So what can solve this problem of division?  Well, throughout history a common enemy was always a good rallying tool, but this “war on terrorism” is just another point of contention.  Your average Republican just wants to throw more money at the Pentagon and use fear to get votes.  Your average Democrat is spineless enough to cave into the fear to not lose votes.  Meanwhile anyone perceived as having any kind of ties to anything middle-eastern is seen as an enemy and if they weren’t an enemy before we’re well on the way to making them a new one.  Besides, war should always be the absolute last option, the option you try when you’ve exhausted every other one.  If any politician wants to get my vote on national defense they’d have to outline a solid plan of upgrading the power grid, safeguarding our ports, and setting up a new government agency to deal with cyber-attacks.  I’m sure your average Tea Partier or conservative would decry that as simply more government spending, though, but while making those claims the military would continue to throw billions at aircraft carriers, tanks, and jet fighters.  Because those are so useful against Al-Qaeda.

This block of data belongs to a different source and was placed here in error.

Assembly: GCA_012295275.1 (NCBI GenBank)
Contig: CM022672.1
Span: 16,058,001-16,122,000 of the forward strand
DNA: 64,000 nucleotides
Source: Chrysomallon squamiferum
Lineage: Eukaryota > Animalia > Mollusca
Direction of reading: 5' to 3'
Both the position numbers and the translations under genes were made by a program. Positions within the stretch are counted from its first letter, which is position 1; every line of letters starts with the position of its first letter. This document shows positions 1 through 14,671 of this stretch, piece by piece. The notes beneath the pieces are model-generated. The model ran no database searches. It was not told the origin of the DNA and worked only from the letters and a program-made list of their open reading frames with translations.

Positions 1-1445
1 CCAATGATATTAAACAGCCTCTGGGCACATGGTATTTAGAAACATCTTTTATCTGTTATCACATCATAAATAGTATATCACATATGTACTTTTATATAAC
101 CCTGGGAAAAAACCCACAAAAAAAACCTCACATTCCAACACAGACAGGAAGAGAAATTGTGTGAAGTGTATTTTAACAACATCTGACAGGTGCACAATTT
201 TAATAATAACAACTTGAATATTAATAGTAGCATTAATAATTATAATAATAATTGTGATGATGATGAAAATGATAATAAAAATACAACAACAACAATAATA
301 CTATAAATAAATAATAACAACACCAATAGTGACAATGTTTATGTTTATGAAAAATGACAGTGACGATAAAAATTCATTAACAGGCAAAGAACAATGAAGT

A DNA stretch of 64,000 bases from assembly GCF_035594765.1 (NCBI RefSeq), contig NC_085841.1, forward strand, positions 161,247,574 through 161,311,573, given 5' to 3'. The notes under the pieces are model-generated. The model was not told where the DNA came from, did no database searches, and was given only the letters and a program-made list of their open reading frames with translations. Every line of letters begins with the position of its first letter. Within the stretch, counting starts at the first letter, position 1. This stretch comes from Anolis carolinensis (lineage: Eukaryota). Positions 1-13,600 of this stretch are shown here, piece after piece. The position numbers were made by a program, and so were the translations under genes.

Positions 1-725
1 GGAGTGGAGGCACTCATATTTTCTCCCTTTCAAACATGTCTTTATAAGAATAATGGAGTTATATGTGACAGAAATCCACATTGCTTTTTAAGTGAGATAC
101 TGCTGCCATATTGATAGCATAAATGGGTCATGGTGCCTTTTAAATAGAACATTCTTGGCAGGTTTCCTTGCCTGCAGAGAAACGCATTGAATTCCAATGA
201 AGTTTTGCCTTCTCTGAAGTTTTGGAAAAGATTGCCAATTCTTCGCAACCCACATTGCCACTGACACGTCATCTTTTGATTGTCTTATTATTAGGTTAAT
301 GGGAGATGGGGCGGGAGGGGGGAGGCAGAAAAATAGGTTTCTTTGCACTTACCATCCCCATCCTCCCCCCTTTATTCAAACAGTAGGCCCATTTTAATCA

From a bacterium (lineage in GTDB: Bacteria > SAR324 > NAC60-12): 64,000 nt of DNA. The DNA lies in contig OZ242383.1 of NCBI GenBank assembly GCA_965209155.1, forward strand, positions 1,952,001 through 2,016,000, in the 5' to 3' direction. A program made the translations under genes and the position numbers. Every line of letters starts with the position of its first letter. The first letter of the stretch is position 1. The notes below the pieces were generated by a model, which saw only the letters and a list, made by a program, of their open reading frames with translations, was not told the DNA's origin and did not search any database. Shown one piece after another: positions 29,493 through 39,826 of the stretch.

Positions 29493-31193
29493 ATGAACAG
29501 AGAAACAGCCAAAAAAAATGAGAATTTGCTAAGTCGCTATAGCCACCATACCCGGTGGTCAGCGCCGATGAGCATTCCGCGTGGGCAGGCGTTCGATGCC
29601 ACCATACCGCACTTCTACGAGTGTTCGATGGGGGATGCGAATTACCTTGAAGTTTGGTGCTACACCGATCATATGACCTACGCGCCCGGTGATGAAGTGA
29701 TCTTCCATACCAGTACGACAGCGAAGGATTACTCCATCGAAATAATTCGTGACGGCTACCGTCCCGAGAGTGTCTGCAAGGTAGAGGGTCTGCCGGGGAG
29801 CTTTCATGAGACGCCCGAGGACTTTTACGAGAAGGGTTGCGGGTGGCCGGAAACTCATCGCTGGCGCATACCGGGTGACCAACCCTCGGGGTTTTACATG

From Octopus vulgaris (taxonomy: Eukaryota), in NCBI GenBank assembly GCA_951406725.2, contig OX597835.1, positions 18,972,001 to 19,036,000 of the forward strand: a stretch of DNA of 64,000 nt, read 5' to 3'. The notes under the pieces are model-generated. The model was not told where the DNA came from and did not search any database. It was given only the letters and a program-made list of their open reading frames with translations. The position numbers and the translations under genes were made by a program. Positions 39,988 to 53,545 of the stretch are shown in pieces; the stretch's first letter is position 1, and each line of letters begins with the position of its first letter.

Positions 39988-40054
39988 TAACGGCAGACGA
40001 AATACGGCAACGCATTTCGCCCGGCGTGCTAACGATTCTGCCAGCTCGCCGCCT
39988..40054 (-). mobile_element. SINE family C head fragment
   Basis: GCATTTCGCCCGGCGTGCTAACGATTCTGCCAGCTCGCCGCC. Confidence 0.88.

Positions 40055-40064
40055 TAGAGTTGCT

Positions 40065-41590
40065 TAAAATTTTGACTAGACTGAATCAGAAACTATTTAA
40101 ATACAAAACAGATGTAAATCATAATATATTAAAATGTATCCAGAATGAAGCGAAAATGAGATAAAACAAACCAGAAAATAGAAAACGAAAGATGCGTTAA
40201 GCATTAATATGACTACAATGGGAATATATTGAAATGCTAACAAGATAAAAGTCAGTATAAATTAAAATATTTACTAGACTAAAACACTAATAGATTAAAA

Heck, on the subject of “the party of small government” here’s a nice little factoid:  under the modern Republican demi-god, Reagan, the government grew at a faster rate than the Carter administration.  The G.W. Bush administration created one of the largest government departments our country has ever seen.  I guess when you combine that with not putting the cost of Iraq or Afghanistan on the books, they should change that slogan to “the party of small government, except in times of war.”  Oh, wait, they’re the hawkish party too, aren’t they?